A January 2021 helicopter crash that killed a northern Alberta pilot, his wife and two daughters was the result of pilot decision-making in assessing weather conditions for the night flight, an investigation has found.
“The investigation found that an inaccurate assessment of the en-route weather led to the pilot’s decision to depart when the weather conditions for the intended flight were below the limits required for a night VFR flight,” the Transportation Safety Board of Canada (TSB) said in a news release Wednesday.
Four members of a family from the small farming community of DeBolt, near Grande Prairie in northwestern Alberta, had spent the afternoon of New Year’s Day visiting a family farm near Eaglesham, a hamlet about 55 kilometres to the north.
In its report, the TSB said pilot Wade Balisky, 45, inaccurately concluded that weather conditions for the short flight were acceptable for the night VFR (visual flight rules) flight that evening.
“During the course of the day, the pilot was asked by family members on several occasions if the weather was going to be acceptable for the return flight that evening,” the report says. “The pilot replied that he had checked the weather on his phone and the weather was going to be fine for the return flight.”
Less than eight minutes after the 7:41 p.m. takeoff, the Robinson R44 Raven II helicopter crashed into a field about 20 kilometres away and burst into flames.
All four occupants — the pilot, his wife Aubrey Balisky, 37, and daughters Jewel, 8, and Fleur, 2 — were killed. Three other older children were not on board the flight.
Investigators believe Balisky encountered deteriorating weather and poor visibility shortly after lifting off. With his visual cues limited by night and cloud, they believe Balisky quickly became spatially disoriented and unable to determine the chopper’s speed or altitude in relation to the ground.
‘Limited visual cues’ at night
The report notes that weather conditions for flying are available from a number of different sources, though it wasn’t possible to determine which sources Balisky used before the fatal flight.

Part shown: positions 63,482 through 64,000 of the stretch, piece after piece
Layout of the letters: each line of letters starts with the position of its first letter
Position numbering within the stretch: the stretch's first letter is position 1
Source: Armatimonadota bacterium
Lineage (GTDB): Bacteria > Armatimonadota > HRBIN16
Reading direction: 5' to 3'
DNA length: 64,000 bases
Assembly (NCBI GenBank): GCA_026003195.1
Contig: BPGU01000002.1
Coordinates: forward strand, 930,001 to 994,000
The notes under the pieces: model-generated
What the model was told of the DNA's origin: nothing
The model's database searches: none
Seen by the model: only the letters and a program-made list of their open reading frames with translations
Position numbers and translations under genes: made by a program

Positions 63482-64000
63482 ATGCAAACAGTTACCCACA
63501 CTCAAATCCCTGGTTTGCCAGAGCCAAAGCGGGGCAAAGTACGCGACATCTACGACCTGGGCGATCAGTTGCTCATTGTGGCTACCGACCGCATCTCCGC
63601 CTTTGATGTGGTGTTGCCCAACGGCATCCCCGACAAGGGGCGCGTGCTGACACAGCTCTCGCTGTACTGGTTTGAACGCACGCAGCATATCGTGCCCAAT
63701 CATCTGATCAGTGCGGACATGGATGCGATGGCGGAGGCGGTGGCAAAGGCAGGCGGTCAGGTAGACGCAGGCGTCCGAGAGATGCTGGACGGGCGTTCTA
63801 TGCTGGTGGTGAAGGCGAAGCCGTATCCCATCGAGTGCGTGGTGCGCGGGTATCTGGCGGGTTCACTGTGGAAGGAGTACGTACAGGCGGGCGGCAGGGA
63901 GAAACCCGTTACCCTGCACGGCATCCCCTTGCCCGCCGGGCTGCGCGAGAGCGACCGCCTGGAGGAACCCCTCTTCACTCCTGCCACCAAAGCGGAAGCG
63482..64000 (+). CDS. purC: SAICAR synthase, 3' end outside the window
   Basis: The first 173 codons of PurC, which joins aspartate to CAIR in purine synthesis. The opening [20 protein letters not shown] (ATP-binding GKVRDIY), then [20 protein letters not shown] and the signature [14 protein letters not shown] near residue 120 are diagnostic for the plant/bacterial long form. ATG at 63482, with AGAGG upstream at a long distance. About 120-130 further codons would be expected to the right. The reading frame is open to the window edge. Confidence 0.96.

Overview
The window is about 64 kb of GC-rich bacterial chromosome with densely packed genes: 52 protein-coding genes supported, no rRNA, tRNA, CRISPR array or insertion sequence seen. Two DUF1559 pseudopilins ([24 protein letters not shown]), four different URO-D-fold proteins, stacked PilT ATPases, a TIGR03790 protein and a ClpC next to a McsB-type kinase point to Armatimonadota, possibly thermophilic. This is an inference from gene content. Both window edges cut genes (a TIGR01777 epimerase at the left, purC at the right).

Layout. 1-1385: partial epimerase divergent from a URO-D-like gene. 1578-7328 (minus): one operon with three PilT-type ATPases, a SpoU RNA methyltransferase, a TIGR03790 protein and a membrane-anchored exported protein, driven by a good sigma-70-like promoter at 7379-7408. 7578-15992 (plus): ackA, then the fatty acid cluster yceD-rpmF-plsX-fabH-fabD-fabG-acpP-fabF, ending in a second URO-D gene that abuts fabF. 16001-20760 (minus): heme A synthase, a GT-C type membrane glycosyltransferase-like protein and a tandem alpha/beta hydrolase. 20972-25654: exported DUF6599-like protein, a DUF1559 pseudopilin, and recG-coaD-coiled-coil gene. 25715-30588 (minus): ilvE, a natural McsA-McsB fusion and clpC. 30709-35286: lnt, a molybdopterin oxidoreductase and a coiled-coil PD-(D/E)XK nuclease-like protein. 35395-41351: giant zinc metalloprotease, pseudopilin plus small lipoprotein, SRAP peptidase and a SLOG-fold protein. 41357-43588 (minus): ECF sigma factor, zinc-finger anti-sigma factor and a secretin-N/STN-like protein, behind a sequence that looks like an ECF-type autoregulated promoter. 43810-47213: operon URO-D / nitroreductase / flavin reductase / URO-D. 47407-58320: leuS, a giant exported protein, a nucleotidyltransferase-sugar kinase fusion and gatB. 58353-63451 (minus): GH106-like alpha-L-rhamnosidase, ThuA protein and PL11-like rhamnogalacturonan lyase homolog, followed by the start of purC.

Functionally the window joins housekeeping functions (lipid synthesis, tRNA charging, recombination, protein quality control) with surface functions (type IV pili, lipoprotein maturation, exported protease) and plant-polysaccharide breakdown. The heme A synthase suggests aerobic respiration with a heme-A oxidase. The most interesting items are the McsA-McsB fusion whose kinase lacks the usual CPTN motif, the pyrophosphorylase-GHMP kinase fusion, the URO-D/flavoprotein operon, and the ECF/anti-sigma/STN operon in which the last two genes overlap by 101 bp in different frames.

On that day, the visibility and ceilings reported by aerodrome routine meteorological reports for Grande Prairie (closest reporting point to DeBolt) and Peace River (closest to Eaglesham) were cited as being acceptable for a VFR night flight.
However, the graphic area forecast for the proposed flight indicated visibilities below VFR minimum. That information is accessible by phoning a Nav Canada flight information centre, the report says.
Investigators found no record of Balisky taking that step.
In its news release, the TSB stressed that thorough flight planning, including accessing all available weather information, is critical to avoid situations that require difficult in-flight decisions.
Since 2013, the TSB has investigated seven other fatal accidents involving private aircraft on night VFR flights.
“Simply put, night VFR flight inherently offers the pilot limited visual cues to be able to see and avoid worsening weather conditions,” says the report.
The report repeats its call for Canadian Aviation Regulations to clearly define what is meant by “visual reference to the surface” with night flights, something the board first requested in 2016.
Without an updated definition, “night visual flight rules flights may be conducted with inadequate visual references, which increases the risk of an accident as a result of controlled-flight-into-terrain or a loss of control,” stated the report.
The crash happened about 500 kilometres northwest of Edmonton.
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